Canadian Graffiti
Published in

Canadian Graffiti

Driving at Night

Nightcrawler (2014)

Nightcrawler impressed me much more the second time around than my viewing when it first came out in 2014. I really do think Gyllenhaal carries this — he has clearly worked to make himself a great actor. His performance is an excellent case of an actor legitimately disguising himself in his role, rather than hitting the notes of his persona, or relying on over the top accents or costumes. Much like Taxi Driver, Nightcrawler works far better using less than more — there is no tragic back story, motivation, or explanation as to why Louis is the way that he is. We see his bad bullshitting in the opening scene. Because we are not watching Nightcrawler in a vacuum, we know a darker turn is coming. Even with an impressive build up in the climactic scene, it manages to surprise us.

Outside of the hammy mirror scene, my only nitpick of Louis is simply his looks. I detect some level of vanity in Gyllenhaal — similar to Bradley Cooper, they’re unable to truly vandalize themselves like a Christian Bale or even Brad Pitt. Louis is too fashionable. With his sunglasses on, his expressive eyes that inform much of the character are not able to tell the story. Perhaps that’s his street smart LA chameleon tendencies coming into play, but I suspect that to not be such a decision being conscious in 2014. It just doesn’t make sense that someone this hot could be this much of a loner without any further explanation.

Similar to Taxi Driver in one final manner, in my opinion Nightcrawler suffers from an unnecessary epilogue. After Rick dies, there doesn’t need to be much more told. We have a good moment with the Renee Russo’s Nina character, who accepts her willingness to put whatever it is on screen that will garner ratings. But there hasn’t been quite enough build up to that moment paying off properly, and thus feels like a bit of a reach for a well-written woman with plenty of agency thus far.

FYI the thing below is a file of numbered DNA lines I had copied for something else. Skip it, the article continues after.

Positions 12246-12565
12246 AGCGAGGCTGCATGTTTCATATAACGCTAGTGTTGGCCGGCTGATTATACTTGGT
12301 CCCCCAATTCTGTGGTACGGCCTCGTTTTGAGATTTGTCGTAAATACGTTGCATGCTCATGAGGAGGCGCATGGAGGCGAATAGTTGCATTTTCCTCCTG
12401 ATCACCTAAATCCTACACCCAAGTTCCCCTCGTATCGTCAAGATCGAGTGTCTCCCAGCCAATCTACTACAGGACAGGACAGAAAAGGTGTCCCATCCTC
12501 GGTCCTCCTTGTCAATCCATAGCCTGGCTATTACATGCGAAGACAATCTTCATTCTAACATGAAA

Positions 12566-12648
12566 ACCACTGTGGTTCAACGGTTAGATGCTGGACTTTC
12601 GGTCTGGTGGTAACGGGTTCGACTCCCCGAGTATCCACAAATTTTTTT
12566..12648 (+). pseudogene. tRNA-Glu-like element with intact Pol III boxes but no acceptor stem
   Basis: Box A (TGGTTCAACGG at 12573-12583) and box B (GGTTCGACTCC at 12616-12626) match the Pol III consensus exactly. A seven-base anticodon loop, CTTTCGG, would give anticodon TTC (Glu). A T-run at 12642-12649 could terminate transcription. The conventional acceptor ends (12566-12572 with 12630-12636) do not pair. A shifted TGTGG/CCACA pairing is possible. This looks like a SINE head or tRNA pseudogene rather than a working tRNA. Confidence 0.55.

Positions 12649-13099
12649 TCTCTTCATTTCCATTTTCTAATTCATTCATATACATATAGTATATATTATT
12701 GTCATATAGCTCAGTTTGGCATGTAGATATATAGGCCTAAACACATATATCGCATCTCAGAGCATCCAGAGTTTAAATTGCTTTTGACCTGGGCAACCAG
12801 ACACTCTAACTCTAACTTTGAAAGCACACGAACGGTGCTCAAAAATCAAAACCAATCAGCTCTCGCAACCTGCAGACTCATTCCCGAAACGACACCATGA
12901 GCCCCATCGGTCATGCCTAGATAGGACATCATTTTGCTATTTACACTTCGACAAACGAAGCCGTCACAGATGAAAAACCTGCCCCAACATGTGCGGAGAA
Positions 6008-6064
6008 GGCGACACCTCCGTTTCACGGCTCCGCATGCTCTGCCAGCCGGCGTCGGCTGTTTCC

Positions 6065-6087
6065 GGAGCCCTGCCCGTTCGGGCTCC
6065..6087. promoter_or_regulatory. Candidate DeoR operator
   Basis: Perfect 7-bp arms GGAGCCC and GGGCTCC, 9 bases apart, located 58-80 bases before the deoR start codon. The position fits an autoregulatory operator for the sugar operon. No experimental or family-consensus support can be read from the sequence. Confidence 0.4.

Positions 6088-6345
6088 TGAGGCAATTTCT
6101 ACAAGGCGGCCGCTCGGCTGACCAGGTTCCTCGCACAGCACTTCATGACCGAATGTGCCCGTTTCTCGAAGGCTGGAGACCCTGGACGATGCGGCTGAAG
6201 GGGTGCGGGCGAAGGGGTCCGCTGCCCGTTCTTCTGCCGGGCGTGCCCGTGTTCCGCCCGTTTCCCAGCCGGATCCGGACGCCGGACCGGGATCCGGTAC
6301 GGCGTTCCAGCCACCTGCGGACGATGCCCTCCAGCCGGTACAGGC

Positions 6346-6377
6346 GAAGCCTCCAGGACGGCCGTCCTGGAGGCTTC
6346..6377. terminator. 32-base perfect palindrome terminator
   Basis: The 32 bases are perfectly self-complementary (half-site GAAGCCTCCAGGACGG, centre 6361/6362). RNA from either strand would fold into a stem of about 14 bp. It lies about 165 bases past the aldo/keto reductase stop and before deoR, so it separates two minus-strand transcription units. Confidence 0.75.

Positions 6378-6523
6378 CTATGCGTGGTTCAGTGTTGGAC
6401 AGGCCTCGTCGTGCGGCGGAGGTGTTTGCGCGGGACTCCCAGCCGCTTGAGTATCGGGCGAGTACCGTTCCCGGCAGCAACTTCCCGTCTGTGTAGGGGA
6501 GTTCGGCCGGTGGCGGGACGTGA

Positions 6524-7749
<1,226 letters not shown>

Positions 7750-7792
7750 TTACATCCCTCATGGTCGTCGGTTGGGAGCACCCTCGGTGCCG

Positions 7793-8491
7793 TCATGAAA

The epilogue is probably the biggest hurdle from making it a classic for me. You can see a lot of talent from a filmmaker strung by a few questionable decisions that shouldn’t be held against him too early in his career. Studio involvement is certainly not out of the question. A fairly mundane score sneaks by, until the climactic scene of Louis getting out of his car to film the criminals crash. Displaying the actual silence of the scene — with the LAPD sirens bouncing around the valley in the far off distance — would have served a greater intensity.

Regardless, all the checkpoints of the plot — the slow build of Louis’ growth as a businessman and withering as a human being, work excellently. Riz Ahmed quite literally along for the ride plays the innocent Rick with a perfect level of sympathy and capability. Being a little more informed on movies today, I was probably expecting to like this less than my original watch. But Jake G got me again with a movie that’s somehow so clearly born out of it’s predecessors yet simultaneously unique.

Boogie Nights (1997)

I saw this TIFF a few weeks ago. , and was pleasantly suprised with a colourful and (unsurprisingly) eloquent introduction by Adam Nayman beforehand. I do wish he could explain every movie to me immediately prior to watching. Now I feel spoiled.